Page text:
The awkward question of New Plymouth

It’s rather common knowledge that Andrew Little wasn’t exactly a star in New Plymouth. He stood in the former Labour Party seat in 2011 and 2014, losing ground in both the electorate and party vote on each occasion. Overall, the party vote in New Plymouth dropped from 31.4% in 2008 to 21.2% in 2014, while the electorate vote dropped from 47.9% in 2008 to 31.9% in 2014.

Essentially, Little has ended up as leader of the opposition despite twice failing to win an electorate seat (that was once safe Labour), and, in the leadership race, failing to win the votes of his fellow caucus members and the party membership. Little appears to be a relatively unelectable fellow, except in the minds of New Zealand’s union leaders.

Which makes New Plymouth a bit of a problem for Labour. Little can’t stand there again, because he’ll lose. And there’d be nothing worse for Labour than the continual comparisons throughout an election campaign of John Key’s majority in Helensville versus Little’s inability to win a former safe Labour seat.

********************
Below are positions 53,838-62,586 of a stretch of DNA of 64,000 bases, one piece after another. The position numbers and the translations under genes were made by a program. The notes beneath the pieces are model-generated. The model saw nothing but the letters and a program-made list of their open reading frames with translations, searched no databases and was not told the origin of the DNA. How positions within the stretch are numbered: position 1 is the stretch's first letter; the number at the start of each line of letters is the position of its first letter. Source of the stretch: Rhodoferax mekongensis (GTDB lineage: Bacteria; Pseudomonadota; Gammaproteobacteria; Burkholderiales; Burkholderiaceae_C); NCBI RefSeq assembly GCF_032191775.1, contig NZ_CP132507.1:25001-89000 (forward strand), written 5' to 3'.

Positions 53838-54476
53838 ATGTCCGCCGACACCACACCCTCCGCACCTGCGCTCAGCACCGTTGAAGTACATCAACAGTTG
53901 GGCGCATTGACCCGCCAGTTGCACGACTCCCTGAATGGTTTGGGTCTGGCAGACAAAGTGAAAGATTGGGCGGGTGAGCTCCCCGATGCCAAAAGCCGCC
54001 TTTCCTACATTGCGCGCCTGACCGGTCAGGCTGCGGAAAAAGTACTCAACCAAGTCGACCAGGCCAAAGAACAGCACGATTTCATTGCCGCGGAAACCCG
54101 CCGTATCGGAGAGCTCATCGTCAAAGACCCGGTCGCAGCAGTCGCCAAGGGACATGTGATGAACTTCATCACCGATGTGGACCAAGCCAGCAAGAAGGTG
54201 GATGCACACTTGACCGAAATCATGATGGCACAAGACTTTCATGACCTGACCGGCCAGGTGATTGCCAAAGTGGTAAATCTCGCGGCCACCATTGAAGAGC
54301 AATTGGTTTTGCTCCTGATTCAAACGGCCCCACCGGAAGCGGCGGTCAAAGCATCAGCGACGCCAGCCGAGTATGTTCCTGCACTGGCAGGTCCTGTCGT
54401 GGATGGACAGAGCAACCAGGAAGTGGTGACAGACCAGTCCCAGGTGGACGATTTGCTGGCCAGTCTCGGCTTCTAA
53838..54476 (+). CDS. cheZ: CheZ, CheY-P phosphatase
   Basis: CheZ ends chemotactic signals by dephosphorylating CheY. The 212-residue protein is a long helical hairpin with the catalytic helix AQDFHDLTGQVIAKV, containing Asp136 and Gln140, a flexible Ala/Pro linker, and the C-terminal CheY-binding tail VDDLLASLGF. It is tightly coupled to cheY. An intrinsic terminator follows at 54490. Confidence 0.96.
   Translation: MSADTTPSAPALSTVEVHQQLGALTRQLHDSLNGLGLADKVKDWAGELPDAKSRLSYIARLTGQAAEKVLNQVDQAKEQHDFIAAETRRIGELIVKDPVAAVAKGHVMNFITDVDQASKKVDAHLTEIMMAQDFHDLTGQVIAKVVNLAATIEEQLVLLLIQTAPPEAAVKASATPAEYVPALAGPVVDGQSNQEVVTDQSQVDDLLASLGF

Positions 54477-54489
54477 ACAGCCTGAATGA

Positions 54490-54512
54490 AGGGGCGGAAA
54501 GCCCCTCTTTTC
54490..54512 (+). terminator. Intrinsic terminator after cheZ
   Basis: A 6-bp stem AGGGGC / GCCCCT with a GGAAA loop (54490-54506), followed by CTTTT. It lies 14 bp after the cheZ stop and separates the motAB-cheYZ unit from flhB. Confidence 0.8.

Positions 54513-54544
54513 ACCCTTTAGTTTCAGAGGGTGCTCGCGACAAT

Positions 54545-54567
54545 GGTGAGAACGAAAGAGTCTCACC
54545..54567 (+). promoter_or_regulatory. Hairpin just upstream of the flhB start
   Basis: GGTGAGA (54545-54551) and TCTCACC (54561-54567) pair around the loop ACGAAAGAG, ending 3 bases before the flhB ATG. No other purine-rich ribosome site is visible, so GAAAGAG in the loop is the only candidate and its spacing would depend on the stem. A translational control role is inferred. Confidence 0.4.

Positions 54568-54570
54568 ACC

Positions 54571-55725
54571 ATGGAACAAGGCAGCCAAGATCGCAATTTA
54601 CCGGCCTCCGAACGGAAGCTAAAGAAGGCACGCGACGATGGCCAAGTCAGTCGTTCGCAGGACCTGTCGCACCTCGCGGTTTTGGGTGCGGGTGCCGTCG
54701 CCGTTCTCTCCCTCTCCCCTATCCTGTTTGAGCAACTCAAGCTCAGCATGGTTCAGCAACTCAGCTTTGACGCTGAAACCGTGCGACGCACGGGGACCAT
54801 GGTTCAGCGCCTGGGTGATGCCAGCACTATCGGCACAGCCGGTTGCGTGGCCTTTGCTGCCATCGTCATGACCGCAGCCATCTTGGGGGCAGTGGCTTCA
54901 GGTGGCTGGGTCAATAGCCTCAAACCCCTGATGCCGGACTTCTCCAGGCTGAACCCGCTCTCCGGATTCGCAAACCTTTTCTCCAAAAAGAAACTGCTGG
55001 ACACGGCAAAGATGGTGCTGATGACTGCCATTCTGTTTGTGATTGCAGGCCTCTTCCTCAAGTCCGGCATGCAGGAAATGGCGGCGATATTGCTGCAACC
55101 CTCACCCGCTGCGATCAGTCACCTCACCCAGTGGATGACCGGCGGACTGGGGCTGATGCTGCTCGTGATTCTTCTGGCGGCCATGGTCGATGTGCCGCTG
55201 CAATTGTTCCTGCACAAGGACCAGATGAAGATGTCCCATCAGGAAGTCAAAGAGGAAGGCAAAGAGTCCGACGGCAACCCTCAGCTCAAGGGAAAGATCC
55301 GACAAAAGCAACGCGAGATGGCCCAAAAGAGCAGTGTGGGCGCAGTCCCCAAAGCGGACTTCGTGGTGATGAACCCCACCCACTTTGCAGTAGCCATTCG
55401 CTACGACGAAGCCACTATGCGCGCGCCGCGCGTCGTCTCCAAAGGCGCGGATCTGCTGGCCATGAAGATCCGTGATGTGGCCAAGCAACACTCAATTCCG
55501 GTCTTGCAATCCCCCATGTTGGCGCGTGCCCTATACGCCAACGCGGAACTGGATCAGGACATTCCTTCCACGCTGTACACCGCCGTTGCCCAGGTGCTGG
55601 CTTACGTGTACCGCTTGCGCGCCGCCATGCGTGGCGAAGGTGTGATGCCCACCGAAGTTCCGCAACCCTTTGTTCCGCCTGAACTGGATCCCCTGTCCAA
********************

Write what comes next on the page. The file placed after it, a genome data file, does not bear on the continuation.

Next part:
That means that come 2017, Little will either go list-only (to concentrate on New Zealand, don’t ya know…) or have lined himself up with a safe seat. The obvious safe seat would have to be Rongotai: it’s the electorate in which Little lives, and Annette King could presumably be pressured into giving her long-held seat up for the leader. If King doesn’t retire in 2017, she’s surely only got one more term left in her. It would make sense for her to be shunted into a list-only spot.

Of course, when Labour’s candidate selection takes place, and Andrew Little is inevitably to be found nowhere near New Plymouth, there will undoubtedly be a series of stories about Little’s lacklustre history there. Labour should begin the process of finding a replacement New Plymouth candidate sooner rather than later, so that the issue is dealt with well before the 2017 campaign proper begins.


One comment

  1. Sage advice, Jonathan. I have opined elsewhere that Little’s best option would be to announce early that he will be seeking nomination for Ohariu – a bold statement of intent that he’s coming for Dunne – and take him out. A party leader should be enough to rally the combined Labour/Green vote there into the right outcome. Would be one more righty with no party vote dealt with.

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